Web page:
Commission management software provider Commcise has partnered with trading systems provider Fidessa group to facilitate the use of commission sharing agreements (CSAs) to implement newly required Research Payment Accounts mandated under MiFID II regulations.
Under the new partnership, buy side clients of Commcise and Fidessa will be able to calculate how large a research payment to add to a CSA trade and then notify the broker counterparty’s settlement operations of that amount using Fidessa’s post trade utilities.
Murky rules around CSAs
It is estimated that 75% of European asset managers pay for research via CSAs. However, under new MiFID II regulations which go into effect in 2018 asset managers must budget and communicate a separately identifiable research charge to their clients, and that charge cannot be determined by the volume and/or value of transactions.
After intense lobbying by the industry and investment banks, the EU added vague language ostensibly permitting the use of CSAs:
“Every operational arrangement for the collection of the client research charge, where it is not collected separately but alongside a transaction commission, shall indicate a separately identifiable research charge and fully comply with the conditions [pertaining to an RPA].”
It has been left up to market participants to sort out how CSAs can be re-engineered to meet MiFID II requirements.
The Commcise/Fidessa approach is to put the buy-side in the driver’s seat for determining the size of the research payment added to a CSA trade. Under the traditional CSA model buy-side and sell-side firms jointly agree commission splits in advance of executing a trade. Under the new approach, the sell side has no say in the research portion of the trade.
The research payment amount allocated by an asset manager to any given CSA trade is determined by preset research budgets which typically would be managed at the fund level. Commcise’s commission management software calculates the amount of research budget remaining and how much is allocated to each relevant fund. The research amount allocated to the trade might be capped to ensure that any given trade does not exceed a defined target for trade cost analysis.
The research payment amount to be allocated to the trade is then linked from Commcise’s software to Fidessa’s AMS post-trade utility so that can it can be delivered directly into sell-side settlement operations.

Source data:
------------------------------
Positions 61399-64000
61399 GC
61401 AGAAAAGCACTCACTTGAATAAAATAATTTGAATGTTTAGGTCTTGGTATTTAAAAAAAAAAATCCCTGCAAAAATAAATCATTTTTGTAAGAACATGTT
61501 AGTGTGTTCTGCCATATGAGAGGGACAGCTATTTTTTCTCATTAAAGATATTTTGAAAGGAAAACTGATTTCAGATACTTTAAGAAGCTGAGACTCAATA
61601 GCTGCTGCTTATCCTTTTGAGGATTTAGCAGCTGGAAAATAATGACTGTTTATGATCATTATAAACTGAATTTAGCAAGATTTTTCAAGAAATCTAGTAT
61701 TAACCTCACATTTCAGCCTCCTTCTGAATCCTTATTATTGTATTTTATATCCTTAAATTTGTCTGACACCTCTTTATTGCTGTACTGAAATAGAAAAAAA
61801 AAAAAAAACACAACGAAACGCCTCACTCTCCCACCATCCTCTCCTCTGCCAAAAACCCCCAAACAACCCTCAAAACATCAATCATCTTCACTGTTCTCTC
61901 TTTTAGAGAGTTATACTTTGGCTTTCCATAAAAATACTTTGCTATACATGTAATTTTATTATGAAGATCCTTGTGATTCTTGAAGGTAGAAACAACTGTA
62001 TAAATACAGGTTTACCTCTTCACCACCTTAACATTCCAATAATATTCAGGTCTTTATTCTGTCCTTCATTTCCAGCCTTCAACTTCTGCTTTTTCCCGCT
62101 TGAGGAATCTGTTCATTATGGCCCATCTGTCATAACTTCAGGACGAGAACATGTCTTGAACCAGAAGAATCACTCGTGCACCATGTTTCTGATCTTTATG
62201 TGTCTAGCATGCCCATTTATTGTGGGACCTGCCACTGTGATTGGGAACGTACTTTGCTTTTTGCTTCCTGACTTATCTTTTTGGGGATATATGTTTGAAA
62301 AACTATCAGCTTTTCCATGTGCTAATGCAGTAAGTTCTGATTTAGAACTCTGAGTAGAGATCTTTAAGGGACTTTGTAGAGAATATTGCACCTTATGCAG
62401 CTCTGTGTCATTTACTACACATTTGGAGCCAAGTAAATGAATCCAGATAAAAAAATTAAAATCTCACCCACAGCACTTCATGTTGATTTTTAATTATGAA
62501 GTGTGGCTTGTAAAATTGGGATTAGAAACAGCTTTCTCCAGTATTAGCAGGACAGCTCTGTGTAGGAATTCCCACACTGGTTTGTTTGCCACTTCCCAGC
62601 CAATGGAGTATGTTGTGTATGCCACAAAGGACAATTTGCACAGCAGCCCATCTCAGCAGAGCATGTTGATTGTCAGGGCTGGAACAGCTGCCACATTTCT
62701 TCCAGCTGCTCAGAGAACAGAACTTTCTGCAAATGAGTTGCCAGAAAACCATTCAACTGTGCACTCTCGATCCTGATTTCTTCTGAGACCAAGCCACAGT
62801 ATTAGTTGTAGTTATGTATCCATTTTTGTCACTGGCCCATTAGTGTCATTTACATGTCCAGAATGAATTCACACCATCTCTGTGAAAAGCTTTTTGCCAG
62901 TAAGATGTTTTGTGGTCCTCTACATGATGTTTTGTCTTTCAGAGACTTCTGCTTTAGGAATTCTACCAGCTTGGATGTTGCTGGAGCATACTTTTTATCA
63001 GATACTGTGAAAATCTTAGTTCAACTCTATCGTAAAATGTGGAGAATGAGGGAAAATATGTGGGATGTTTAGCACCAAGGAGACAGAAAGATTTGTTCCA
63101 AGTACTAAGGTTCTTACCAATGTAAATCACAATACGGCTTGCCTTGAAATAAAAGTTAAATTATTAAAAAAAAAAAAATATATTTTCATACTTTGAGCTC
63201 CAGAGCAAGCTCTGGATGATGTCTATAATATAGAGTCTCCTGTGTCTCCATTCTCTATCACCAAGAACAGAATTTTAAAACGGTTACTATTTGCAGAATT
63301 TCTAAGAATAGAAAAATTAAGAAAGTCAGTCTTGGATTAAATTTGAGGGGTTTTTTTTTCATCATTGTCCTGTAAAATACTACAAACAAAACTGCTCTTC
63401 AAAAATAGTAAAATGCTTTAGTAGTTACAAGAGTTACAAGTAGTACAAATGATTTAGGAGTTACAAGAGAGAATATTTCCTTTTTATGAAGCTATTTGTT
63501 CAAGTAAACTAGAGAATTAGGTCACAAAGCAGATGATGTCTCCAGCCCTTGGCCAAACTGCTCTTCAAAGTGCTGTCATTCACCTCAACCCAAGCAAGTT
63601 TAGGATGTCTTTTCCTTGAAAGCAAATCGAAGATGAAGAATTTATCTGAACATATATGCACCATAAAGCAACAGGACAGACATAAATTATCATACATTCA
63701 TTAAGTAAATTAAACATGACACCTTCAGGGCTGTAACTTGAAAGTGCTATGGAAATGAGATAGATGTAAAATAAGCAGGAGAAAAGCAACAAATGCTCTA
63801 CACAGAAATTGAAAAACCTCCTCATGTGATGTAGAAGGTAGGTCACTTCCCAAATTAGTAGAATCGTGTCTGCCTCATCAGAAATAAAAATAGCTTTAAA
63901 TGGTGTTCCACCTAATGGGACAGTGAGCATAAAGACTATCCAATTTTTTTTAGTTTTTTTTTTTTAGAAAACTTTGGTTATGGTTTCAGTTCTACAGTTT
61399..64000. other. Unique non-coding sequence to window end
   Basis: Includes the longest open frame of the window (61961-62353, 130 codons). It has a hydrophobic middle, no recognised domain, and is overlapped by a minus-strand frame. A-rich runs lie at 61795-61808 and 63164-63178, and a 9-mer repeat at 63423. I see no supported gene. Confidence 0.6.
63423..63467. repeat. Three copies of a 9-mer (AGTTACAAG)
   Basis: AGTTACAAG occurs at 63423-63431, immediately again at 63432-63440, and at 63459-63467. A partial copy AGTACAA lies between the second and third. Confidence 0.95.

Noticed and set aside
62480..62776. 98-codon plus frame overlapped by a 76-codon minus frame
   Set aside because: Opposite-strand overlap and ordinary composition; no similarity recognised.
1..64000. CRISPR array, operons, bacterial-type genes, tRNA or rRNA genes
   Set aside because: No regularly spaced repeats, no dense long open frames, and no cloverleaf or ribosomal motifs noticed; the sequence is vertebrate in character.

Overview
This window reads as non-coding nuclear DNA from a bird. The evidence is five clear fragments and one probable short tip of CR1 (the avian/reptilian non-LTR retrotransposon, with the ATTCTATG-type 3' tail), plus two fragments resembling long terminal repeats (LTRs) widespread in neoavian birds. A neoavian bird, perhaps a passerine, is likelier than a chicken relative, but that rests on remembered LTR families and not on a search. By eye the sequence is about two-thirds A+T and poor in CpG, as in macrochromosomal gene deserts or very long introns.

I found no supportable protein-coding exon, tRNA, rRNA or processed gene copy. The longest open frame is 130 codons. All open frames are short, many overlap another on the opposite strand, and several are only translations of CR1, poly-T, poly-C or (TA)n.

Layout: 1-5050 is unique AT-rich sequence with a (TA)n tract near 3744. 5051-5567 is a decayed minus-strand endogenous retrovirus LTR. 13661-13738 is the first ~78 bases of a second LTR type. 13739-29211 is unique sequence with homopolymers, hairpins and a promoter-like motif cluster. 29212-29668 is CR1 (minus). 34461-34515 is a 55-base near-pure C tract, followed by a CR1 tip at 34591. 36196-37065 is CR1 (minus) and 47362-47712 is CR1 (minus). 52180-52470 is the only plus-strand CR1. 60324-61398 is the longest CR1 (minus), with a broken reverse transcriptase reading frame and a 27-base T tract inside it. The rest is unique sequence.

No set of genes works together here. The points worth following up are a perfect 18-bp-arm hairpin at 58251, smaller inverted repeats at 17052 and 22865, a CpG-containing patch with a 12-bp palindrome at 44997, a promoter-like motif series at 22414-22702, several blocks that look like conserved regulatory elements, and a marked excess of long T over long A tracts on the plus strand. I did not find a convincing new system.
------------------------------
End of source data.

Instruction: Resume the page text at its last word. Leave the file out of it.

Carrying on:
As an example, a broker and asset manager execute a trade with 5 basis points being the execution cost of the trade. The asset manager determines that its large-cap European fund has £10,000 remaining research budget and its small-cap European fund has £1,000 remaining budget. It will then allocate a research payment of £11,000. This payment can be expressed as a cash amount, or in basis points for UK trading, or in cents for US trading.
So depending on the size of the trade, the broker might receive a notice through Fidessa’s AMS utility that the trade was 5 basis points for execution plus an incremental 5 basis points in research allocation. Or, if the trade is too small, the payment might be capped at 10 basis points for the research allocation, ensuring that no CSA trade exceeds 15 basis points.
Fidessa & Commcise
Commcise approached Fidessa a year ago to gauge its interest in collaborating on this solution. Because Fidessa’s trade systems are used by 85% of London-based brokers, it was one of the few trade systems operators who could support a post-trade process that could be entirely dictated by the buy-side.
Most trade systems require joint reconciliation of the sell-side with the buy-side, but because the research portion of the trade is entirely generated from the buy side, Fidessa’s system simply notifies the sell-side of the research payment allotment.
It is potentially confusing to speak of using CSAs to “fund” RPAs. MiFID II explicitly requires that research charges “not be linked to the volume and/or value of transactions executed on behalf of the clients.” Therefore CSA trades should not have any influence over the research costs charged back to clients.
Instead, research charges will be set a priori by asset managers budgeting their research costs and allocating those costs to their funds and the clients of those funds. Once those costs have been set, it is then a matter of allocating payments to the appropriate research providers. CSAs are a mechanism for allocating those payments.
Therefore rather than saying CSAs “fund” the RPA, it is more accurate to say that CSAs are a way of implementing the RPA. CSAs are one way to set up an RPA because they are an existing mechanism for research payments.
The power of the Commcise/Fidessa approach is that the sell-side has no influence over the research portion of the CSA trade, which is completely driven by the buy-side. The solution will help asset managers envision how they can use CSAs to implement MiFID II’s research payment requirements.
That doesn’t necessarily mean that asset managers won’t decide to chuck all the bother and simply decide to pay for research out of their own P&L, as Woodford, Baillie Gifford and a few others have done. However, for global asset managers seeking regulatory compliant solutions they can implement across multiple domiciles, any solution that makes CSAs more feasible will be welcome.